The Newark School District announced Thursday that a shuttle bus service will help some students get to and from school when the district’s ‘One Newark’ plan goes into full swing with school reopening next week.
The One Newark plan creates an open enrollment system for the entire school district, consolidates some schools, and turns others over to charter operators. The lack of attention to transportation was one of the many criticisms leveled against the reorganization plan when it was unveiled last December. Parents were worried about the safety of students, who would now have to crisscross the city to attend new schools.
The Safe Passages program announced today is meant to allay some of those concerns.
Safe Passages sounds very similar to the Chicago program to help monitor students along school routes, often through dangerous neighborhoods, that was expanded after the massive school closures in 2013.
In Newark, the program includes a shuttle bus service that will pick up students at one of eight hubs and drop them off at another. The hubs will be staffed by security guards and teachers’ aides. An aide will also accompany students on the bus, monitoring attendance, behavior, and safety, according to the district. The shuttle service will start the first day of school, but eligible students will be able to register throughout September.
The district also released Safe Routes maps (developed in conjunction with the Newark Police Department and the Essex County Sheriff’s Office) that show students where crossing guards, police stations, and other resources are located in an effort to help them determine the safest walking routes.
The district will also provide some students with passes for public bus transportation.
The transportation options emerged from collaboration between the school district, parents, the local advisory school board, the community, and law enforcement.
“Throughout the One Newark enrollment process, parents have clearly stated that a major concern is transporting children to and from new school locations,” said Rashon Hasan, president of the School Advisory Board and co-chair of the Community Review Committee. “We’ve listened carefully and worked with the district to develop a transportation plan that will help address the needs of families. This is the first time that NPS will be providing transportation services on such a large scale and it’s possible to encounter small challenges initially. The CRC has paid close attention to family concerns and will continue to do so as the transportation plan is fully implemented. We ask that the community work together to make this a great experience for our students.”
Newark’s initiative came just as Illinois’s Gov. Pat Quinn announced that Chicago’s very successful Safe Passage program would receive $10 million from the state.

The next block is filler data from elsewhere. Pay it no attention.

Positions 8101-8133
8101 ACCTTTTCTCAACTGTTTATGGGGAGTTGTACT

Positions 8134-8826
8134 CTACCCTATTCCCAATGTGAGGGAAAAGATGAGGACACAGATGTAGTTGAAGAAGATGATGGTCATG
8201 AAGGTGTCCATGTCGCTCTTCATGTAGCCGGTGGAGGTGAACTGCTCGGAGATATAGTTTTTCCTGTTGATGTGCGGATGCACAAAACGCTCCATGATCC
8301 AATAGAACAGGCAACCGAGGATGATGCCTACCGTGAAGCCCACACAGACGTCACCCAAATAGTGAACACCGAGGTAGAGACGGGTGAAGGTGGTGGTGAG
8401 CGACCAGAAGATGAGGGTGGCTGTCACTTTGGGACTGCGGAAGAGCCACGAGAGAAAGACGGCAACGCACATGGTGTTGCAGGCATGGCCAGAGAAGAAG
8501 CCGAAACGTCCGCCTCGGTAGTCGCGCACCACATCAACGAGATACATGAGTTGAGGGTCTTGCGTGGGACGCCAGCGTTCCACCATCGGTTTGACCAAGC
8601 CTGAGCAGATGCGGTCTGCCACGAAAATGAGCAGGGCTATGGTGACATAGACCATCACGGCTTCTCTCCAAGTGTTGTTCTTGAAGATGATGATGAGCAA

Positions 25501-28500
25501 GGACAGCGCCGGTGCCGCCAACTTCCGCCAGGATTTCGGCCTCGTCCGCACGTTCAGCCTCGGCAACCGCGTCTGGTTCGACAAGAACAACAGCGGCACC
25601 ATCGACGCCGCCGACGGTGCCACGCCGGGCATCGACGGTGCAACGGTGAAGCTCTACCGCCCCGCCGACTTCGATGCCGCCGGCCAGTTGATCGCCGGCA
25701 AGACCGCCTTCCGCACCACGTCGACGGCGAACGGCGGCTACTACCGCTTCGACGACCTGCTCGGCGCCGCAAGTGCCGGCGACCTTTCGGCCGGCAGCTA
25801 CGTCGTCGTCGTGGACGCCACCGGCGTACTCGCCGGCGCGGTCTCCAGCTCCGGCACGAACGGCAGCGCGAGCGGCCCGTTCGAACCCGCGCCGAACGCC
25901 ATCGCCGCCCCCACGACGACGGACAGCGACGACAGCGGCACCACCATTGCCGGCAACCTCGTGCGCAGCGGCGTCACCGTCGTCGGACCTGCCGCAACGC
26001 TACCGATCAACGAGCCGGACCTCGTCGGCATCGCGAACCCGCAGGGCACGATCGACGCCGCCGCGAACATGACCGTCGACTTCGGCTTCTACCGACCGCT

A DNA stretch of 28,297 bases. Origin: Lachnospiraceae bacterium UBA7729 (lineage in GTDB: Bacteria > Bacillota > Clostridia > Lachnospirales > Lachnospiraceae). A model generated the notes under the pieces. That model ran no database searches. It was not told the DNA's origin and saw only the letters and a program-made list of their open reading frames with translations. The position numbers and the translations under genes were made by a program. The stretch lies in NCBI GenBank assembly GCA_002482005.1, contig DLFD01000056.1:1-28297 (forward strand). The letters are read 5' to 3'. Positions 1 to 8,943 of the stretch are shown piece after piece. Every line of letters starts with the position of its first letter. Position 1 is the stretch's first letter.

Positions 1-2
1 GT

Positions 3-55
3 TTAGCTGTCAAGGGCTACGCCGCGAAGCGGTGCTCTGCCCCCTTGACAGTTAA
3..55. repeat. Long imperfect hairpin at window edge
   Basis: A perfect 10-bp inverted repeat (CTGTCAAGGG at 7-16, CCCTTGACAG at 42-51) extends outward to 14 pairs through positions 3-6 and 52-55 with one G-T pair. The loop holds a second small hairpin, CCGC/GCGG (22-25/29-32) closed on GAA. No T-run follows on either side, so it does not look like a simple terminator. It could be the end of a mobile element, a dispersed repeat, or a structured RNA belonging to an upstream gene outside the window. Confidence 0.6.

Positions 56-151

The new funds will allow the district and city to add monitors along 27 additional school routes, increasing the number of Safe Passage schools to 133 and the number of children served by the program to more than 69,000.
With the investment from the city and the governor’s support, the city will now boast 1,900 safe passage workers. The program, first launched in 2009, trains workers to act as an “extra set of eyes and ears” to indentify risky behavior and help students get to and from school safely.
The program has led to a 20 percent decline in criminal incidents around Safe Passage schools; a 27 percent drop in incidents among students; and a 7 percent increase in attendance over the past two years in high schools with the Safe Passage program, the governor said in a press release announcing the funds.
“Safe Passage is about more than just building a route to school; it is about building a route to college, career and beyond, so that once our kids get to school, they get the world-class education they deserve,” said Mayor Rahm Emanuel said. “Our Safe Passage workers and community members play a critical role to ensure that our children are able to arrive at school each and every day ready to learn and focused on their studies, not their safety.”
“Our first priority as a state must be the education and well-being of our children,” Governor Quinn said. “As we kick-off a new school year, all students should be focused on their studies - not on their safety - as they walk to and from school. The Safe Passage program has proven to be a successful way to improve attendance, increase safety and boost learning in our classrooms. With this state investment, we can reach even more schools and help ensure safe passage for more students.”
A version of this news article first appeared in the District Dossier blog.